After being on the cards for several years, the administrator of the .au country code Top Level Domain (ccTLD), au Domain Administration Limited (auDA), has recently announced the launch of .au direct registrations in the ‘second level’ (e.g. gadens.au) effective from 24 March 2022. Separately, the Australian Government is currently reviewing the terms on which it endorses auDA as the administrator of the .au ccTLD.
While direct registration will unlock opportunities for people looking to register desirable domain names that are otherwise unavailable in the third level (e.g. gadens.com.au and gadens.net.au), the potential for conflict and confusion is likely to be a genuine concern for many registrants of existing domain names. Debate over the benefits and consequences of direct registrations has been longstanding.
For existing registrants of .au third level domain names, they will have a 6 month window from 24 March 2022 to exercise a priority status to apply to register at the second level the exact match of their existing third level domain name. If they do not avail themselves of that opportunity, the second level domain name will become available to anybody on a ‘first come, first served’ basis. Some observers may find it surprising that, whereas the eligibility rules for domain names such as those in .com.au were tightened in April this year, direct registrations will only be required to meet the ‘Australian presence’ requirement.
The priority allocation process will come with a number of conditions:
For so long as an application for a third level domain name is pending during the six month application period, the applicant will not be permitted to transfer its eligible third level domain name to another person or change any registrant information during that period. It’s unclear what happens should there be an unresolved conflict between category 1 applicants.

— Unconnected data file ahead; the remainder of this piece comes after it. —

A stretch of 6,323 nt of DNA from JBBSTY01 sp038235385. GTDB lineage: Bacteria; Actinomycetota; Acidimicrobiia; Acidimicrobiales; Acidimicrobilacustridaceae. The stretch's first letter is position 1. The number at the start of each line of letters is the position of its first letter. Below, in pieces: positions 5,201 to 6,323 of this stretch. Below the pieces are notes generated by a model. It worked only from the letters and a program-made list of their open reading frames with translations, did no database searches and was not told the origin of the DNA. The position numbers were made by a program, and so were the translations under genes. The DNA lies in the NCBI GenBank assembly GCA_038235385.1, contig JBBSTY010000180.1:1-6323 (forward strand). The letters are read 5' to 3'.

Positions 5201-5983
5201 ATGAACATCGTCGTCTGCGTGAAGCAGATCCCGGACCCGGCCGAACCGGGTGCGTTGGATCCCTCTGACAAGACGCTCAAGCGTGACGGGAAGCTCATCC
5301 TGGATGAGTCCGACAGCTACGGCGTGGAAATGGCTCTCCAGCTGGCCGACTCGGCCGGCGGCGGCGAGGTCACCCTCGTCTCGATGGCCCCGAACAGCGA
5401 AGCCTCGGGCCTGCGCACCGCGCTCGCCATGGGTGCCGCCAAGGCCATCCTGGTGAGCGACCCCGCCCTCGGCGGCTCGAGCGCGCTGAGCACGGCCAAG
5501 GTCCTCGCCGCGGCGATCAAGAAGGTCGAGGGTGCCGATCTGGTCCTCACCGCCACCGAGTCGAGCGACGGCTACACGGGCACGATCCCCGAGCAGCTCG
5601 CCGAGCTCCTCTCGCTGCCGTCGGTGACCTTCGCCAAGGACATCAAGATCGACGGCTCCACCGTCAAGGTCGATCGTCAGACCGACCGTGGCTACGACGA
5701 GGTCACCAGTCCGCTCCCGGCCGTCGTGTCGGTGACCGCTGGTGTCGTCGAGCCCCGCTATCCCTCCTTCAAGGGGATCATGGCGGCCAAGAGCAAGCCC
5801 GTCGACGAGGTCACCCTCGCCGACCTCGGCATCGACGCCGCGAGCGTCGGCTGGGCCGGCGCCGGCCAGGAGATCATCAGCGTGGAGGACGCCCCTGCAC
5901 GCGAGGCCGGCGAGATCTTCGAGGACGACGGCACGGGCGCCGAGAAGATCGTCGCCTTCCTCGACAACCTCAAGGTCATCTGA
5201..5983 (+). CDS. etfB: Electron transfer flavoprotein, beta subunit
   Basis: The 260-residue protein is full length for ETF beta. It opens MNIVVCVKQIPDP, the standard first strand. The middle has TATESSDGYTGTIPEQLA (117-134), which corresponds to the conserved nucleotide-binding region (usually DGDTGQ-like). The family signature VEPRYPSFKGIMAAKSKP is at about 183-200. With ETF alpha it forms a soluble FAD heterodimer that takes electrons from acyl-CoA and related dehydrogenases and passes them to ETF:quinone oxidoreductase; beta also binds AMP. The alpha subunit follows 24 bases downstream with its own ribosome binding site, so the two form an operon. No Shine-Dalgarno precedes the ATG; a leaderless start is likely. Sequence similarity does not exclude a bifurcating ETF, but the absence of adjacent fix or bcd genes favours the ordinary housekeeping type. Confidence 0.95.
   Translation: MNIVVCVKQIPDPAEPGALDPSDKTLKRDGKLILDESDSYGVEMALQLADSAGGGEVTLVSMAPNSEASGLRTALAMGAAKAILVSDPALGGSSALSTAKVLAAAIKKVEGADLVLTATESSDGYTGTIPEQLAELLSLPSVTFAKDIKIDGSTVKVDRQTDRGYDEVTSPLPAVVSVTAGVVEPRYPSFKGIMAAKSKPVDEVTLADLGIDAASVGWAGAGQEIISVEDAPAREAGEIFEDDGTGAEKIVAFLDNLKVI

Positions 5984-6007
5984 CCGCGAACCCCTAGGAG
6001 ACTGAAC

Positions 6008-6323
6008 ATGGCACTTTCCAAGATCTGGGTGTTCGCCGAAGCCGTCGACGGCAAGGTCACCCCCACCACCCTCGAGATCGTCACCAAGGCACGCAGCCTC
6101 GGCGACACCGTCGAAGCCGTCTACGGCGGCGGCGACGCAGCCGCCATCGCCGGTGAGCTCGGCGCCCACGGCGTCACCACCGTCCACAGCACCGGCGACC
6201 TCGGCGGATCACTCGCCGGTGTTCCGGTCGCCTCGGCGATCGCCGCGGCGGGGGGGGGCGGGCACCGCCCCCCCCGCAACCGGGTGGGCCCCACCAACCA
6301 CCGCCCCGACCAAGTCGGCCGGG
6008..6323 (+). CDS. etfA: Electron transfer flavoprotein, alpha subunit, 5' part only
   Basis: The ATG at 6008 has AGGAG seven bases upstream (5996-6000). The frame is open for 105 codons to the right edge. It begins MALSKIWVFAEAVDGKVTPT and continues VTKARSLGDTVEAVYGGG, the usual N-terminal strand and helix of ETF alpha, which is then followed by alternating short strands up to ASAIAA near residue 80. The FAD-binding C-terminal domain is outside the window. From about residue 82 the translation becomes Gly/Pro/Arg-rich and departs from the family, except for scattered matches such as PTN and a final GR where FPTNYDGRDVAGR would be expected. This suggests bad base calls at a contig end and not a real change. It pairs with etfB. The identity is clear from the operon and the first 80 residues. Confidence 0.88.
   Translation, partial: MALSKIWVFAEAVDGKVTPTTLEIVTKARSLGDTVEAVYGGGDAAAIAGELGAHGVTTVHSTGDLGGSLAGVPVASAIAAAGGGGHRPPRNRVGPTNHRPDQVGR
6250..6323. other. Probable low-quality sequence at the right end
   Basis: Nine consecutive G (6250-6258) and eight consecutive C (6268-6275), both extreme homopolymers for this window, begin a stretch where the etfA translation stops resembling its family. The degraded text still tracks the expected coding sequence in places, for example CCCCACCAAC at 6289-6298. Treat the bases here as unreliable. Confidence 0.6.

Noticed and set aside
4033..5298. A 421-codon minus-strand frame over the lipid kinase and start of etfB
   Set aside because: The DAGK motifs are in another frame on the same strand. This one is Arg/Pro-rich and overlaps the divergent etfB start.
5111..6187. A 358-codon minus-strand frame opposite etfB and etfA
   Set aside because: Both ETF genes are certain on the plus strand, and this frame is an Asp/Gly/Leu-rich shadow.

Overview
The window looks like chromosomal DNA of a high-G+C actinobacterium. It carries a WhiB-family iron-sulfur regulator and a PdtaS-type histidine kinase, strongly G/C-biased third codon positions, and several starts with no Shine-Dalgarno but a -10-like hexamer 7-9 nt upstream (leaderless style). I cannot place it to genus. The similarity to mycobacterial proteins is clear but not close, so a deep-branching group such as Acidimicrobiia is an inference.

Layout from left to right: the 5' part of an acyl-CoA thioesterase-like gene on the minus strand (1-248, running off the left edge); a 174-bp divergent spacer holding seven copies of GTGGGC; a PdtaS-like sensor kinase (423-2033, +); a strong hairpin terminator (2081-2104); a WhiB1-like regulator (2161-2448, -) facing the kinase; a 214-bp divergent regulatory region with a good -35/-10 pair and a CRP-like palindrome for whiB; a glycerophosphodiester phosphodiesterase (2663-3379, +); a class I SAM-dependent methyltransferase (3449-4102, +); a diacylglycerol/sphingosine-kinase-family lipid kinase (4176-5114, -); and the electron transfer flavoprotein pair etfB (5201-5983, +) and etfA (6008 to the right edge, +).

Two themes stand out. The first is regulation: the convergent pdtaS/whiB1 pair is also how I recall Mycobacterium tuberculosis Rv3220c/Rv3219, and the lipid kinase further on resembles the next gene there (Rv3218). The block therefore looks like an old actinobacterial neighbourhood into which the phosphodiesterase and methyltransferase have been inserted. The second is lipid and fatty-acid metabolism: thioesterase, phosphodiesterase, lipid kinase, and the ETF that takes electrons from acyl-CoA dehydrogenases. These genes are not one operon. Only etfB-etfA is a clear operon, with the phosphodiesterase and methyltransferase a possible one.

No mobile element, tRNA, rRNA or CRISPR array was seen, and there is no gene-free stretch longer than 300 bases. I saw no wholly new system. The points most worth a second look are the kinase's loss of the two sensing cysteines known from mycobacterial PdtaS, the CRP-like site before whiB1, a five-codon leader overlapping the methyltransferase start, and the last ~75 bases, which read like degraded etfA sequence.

This could be problematic, for example, in the cases of business sales or restructures where there may be a delay on domain name transfers. It could also be problematic for those whose third level domain name is unintentionally registered incorrectly and does not meet the licensing rules, thereby exposing it to challenge and potential removal, in turn undermining the applicant’s priority rights. It is also uncertain whether registrars will be able to charge premium prices for those looking to make priority applications.
For current registrants looking to rely on priority claims, they should review their current registrations to assess where they may stand in the priority queue and whether that position is as strong as it can be.
In being granted the right by ICANN to administer the .au ccTLD, auDA is required to assure ICANN that it is appropriately endorsed by the Australian Government for that purpose. The Government’s current Terms of Endorsement, which outline the Government’s expectations of auDA, were made in 2018. The Department of Infrastructure, Transport, Regional Development and Communications is currently seeking submissions for the purpose of its review of the Terms of Endorsement and whether they are fit for purpose. The closing date for submissions is 10 September 2021.
Should you have views on the content of the Terms of Endorsement or the regulation and administration of the .au ccTLD by auDA more generally, there is an opportunity now to make a contribution.
If you have any concerns or queries regarding your domain name portfolio, your options for priority to direct .au domain names, or the Government’s review of auDA’s Terms of Endorsement, please do not hesitate to contact Gadens’ experienced domain name practitioners.
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Adam Walker, Partner
Renee Smith, Associate